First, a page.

Special Needs Plans (SNPs) can be HMO or PPO plans but specifically designed to meet the needs of a person with specific medical conditions, such as diabetes, heart disease, and end-stage renal disease.
All SNPs offer a prescription drug plan, which may include prescription medications for treating a person’s medical condition. Some SNPs are also specific to a person who lives in a nursing home or needs home healthcare.
Medicare medical savings Account (MSA)
A Medicare medical savings account (MSA) is a plan option that combines a high-deductible health plan with a savings account. A person can put money into the savings account (usually tax-free) and use this money to pay their health costs before reaching the annual deductible. The plan then covers healthcare costs.
An MSA does not offer a prescription drug plan, so a person will have to choose one separately. However, some MSAs offer additional benefits, such as dental, long-term care, and vision.
Are Advantage plans region-specific?
Some Medicare Advantage companies operate in select states and may have different plan options and names depending on where a person lives.
Medicare Advantage plans are usually region-specific because the plan negotiates with providers in that region to be in their network. KFF notes that there may be more plan availability in larger areas than in rural locations.
To get more information about Medicare Advantage plans, a person can call 1-800-MEDICARE to find out which plans are available in their area or use Medicare’s Plan Finder.
Do Medicare Advantage plans offer prescription drug coverage?
An estimated 90% of Medicare Advantage plans offer prescription drug coverage, according to KFF, and plans that offer Part D or prescription drug coverage are chosen by more than 80% of people who enroll in a Medicare Advantage plan.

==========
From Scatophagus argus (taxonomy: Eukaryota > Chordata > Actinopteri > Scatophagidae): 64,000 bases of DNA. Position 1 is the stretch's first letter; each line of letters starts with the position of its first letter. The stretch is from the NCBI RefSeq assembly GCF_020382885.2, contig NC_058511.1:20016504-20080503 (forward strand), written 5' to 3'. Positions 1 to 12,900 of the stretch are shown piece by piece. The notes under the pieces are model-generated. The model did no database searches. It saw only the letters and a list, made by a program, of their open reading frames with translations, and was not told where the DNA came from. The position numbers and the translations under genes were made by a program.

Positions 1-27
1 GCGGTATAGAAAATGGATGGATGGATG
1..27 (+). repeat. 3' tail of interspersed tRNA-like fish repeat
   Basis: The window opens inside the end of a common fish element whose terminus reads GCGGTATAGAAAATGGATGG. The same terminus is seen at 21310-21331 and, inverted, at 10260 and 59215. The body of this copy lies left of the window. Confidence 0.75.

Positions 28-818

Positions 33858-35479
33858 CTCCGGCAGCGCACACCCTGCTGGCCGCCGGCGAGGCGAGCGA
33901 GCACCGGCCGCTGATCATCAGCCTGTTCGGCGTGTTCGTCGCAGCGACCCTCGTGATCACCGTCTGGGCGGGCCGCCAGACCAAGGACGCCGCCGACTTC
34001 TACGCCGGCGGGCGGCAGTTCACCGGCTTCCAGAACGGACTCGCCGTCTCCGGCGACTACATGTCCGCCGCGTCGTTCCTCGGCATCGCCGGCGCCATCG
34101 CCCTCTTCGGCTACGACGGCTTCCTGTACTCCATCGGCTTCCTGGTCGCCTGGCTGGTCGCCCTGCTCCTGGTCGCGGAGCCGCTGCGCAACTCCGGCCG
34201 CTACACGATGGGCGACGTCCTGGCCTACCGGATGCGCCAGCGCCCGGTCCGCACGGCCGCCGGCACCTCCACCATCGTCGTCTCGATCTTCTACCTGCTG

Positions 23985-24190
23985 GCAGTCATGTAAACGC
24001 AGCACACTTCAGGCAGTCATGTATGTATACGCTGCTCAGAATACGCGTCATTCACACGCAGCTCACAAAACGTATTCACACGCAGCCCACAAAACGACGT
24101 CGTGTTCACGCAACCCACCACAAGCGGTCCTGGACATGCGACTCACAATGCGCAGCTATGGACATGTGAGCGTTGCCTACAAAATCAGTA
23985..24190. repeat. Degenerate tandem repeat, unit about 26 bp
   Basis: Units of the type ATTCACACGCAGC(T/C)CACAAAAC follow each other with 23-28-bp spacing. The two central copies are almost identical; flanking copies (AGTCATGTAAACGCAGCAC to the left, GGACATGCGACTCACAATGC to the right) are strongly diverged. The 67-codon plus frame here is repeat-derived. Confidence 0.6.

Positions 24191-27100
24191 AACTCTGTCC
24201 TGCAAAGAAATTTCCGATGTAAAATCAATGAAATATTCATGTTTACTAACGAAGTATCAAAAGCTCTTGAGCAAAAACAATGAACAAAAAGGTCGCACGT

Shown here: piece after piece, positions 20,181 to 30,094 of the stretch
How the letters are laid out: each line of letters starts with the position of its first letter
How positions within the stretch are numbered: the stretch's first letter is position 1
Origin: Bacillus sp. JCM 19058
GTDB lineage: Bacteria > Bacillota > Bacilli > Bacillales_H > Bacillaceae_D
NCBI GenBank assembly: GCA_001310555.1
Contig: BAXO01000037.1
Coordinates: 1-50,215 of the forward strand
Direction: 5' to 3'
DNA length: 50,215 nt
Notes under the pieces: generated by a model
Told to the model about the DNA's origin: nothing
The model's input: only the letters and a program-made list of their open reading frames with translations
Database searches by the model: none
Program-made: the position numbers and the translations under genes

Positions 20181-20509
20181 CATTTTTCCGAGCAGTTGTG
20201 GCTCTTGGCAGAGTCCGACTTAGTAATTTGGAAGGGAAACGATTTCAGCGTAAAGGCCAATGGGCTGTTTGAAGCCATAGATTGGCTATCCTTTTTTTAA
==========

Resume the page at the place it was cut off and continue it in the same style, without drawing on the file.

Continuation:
A Medicare Advantage company will list the drugs it covers under a listing called a formulary. Medicare requires each formulary to cover at least two medications in common drug classes, such as anti-high blood pressure medications and medicines to treat diabetes.
Medicare offers three set times a year when a person can enroll in Medicare Advantage plans. These include:
- The initial enrollment period that covers 3 months before, the month of, and 3 months after a person’s 65th birthday when they can first enroll in original Medicare and choose a Medicare Advantage plan.
- The open enrollment period is from October 15–December 7, and a person can join a Medicare Advantage plan, return to original Medicare, or choose a new Medicare Advantage plan.
- The Medicare Advantage enrollment period from January 1–March 31 is the time when a person can switch Medicare Advantage plans or return to original Medicare. However, a person cannot initially sign up for Medicare Advantage during this enrollment period.
Sometimes, a person may qualify for a special enrollment period during which they can enroll in a new Medicare Advantage plan. This may happen if a person moves into a new area, or their current Medicare Advantage plan no longer offers coverage.
A person with end stage renal disease (ESRD) may enroll in an Advantage plan only if it is an SNP that accepts people with the condition.
Medicare Advantage plans costs are in addition to a person paying the monthly Part B premium to Medicare. These costs may include premiums, deductibles, and out-of-pocket costs, and vary between plans. However, according to KFF, the average Medicare Advantage plan premium was $29 in 2019.
This online tool can help a person find a plan and compare costs.
Sometimes, a person may have both Medicare and Medicaid. Medicaid is a state-funded insurance program that may help pay for some of the out-of-pocket costs related to healthcare.
Medicare Advantage plans are an option for a person who wants to limit their out-of-pocket expenses or need extra benefits that original Medicare does not offer. There are several key times throughout the year when a person can enroll.